Calling it an "emotional day," Gov. Andrew Cuomo on Friday signed bills that provide protections to transgender New Yorkers and bans the use of conversion therapy on children.
The conversion therapy ban and the Gender Expression Non-Discrimination Act, which adds gender expression and identity as protected classes in the state's human rights and hate crimes laws, have been priorities for the LGBTQ community. The bills were blocked by Republicans when the GOP controlled the state Senate.
Now that Democrats hold majorities in both houses of the state Legislature, the bills were among the first passed by the Assembly and Senate this year.
"Today is a day we have been waiting and fighting for for a very long time," said Glennda Testone, executive director of the Lesbian, Gay, Bisexual and Transgender Community Center in New York City, which hosted the signing ceremony.
With the ban on conversion therapy, New York becomes the 15th to prohibit the controversial technique. Supporters of conversion therapy believe it can change an individual's sexual orientation. But health professionals and medical groups have denounced the practice, mainly because of concerns that it's harmful to young people.
GENDA, like the conversion therapy ban, was a bill introduced nearly two decades ago to bolster rights for transgender gender nonconforming people. Opponents labeled it "the bathroom bill" because of unfounded fears that men would take advantage of the protections to dress as women and enter women's restrooms.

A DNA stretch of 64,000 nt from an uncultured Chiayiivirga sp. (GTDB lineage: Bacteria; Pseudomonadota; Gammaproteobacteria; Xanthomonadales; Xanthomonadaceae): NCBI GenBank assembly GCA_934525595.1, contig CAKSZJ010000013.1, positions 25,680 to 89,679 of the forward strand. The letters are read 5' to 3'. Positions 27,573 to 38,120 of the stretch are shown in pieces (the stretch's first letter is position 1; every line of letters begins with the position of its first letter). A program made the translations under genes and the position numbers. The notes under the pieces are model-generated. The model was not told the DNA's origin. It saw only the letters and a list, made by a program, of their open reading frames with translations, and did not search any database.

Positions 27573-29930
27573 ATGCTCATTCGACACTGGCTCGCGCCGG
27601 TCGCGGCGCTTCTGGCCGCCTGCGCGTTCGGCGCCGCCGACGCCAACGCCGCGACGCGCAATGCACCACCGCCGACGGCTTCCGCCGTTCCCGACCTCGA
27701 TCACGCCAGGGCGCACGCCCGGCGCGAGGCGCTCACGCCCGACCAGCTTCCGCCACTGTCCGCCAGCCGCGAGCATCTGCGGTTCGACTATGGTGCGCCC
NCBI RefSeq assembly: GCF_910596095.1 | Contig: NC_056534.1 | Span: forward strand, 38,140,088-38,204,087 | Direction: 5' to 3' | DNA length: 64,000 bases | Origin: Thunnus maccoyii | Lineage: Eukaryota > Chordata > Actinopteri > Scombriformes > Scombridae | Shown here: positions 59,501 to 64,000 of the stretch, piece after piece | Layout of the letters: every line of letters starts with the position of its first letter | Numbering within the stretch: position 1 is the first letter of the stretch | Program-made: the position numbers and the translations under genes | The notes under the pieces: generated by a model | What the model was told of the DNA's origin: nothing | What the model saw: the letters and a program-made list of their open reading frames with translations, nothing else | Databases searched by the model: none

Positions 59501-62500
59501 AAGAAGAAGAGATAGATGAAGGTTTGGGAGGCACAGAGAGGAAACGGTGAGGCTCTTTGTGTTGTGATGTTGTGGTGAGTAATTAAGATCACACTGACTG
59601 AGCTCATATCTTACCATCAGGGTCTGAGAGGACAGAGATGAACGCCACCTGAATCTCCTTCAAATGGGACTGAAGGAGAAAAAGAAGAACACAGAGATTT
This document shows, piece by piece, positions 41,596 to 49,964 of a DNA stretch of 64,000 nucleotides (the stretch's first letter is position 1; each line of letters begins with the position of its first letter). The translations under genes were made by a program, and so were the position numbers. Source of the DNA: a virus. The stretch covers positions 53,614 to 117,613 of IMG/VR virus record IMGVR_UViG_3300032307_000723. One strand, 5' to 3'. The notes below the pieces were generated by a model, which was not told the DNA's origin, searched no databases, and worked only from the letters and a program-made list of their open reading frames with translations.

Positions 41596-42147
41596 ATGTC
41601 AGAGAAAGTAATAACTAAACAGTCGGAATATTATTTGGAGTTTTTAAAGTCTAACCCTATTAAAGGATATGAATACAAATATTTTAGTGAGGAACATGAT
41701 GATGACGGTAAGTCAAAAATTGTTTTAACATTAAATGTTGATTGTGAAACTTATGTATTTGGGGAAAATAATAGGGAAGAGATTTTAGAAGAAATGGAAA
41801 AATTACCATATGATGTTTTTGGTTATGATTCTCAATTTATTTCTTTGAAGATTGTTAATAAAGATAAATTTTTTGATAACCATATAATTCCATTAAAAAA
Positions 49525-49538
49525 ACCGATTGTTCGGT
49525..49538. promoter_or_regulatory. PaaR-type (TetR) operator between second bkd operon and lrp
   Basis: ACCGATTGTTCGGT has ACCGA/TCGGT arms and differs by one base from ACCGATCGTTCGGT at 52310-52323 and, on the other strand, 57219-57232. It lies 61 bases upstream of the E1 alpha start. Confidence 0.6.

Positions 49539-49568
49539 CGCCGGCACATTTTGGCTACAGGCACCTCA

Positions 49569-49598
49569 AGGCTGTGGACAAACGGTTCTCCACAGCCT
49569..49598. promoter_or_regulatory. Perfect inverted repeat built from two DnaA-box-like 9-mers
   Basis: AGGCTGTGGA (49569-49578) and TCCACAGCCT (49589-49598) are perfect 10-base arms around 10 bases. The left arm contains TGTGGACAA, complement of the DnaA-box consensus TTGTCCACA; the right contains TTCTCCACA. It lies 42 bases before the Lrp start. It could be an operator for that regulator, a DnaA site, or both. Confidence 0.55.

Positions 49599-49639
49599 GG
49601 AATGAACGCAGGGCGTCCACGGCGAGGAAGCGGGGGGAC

The new law aims to prevent discrimination against transgender New Yorkers. The U.S. Transgender Survey found 30 percent of transgender or gender nonconforming Americans were denied a promotion, harassed at their workplace or fired from their jobs because on the basis of their gender identity.
Nearly a quarter of respondents in the same survey said they faced housing discrimination.
Sam Brinton, head of advocacy and government affairs for The Trevor Project, lauded Cuomo for signing GENDA into law.
"Legal protection from violence and discrimination is part of building an inclusive society where everybody can thrive, regardless of sexual orientation or gender identity," Brinton said. "The passage of GENDA into law is a tangible sign of hope for the youth who contact The Trevor Project's crisis intervention services every day."
Cuomo touted his record on LGBTQ issues and noted that New York was the first large state to achieve marriage equality. New York legalized same-sex marriage in 2011, the governor's first year in office.
There were additional measures in the years that followed. Cuomo took executive action to protect transgender New Yorkers and restrict conversion therapy, but passing GENDA and the conversion therapy ban remained a goal.
Speaking before he signed GENDA and the conversion therapy ban, Cuomo slammed the Supreme Court's recent decision related to transgender military service members. The Supreme Court ruled to lift injunctions that blocked a Trump administration policy to ban most transgender people from military service.
"The Supreme Court says you can discriminate against transgender in the military," Cuomo said. "We say today no you can't. You can't discriminate against people by gender identity, period."
Online producer Robert Harding can be reached at (315) 282-2220 or firstname.lastname@example.org. Follow him on Twitter @robertharding.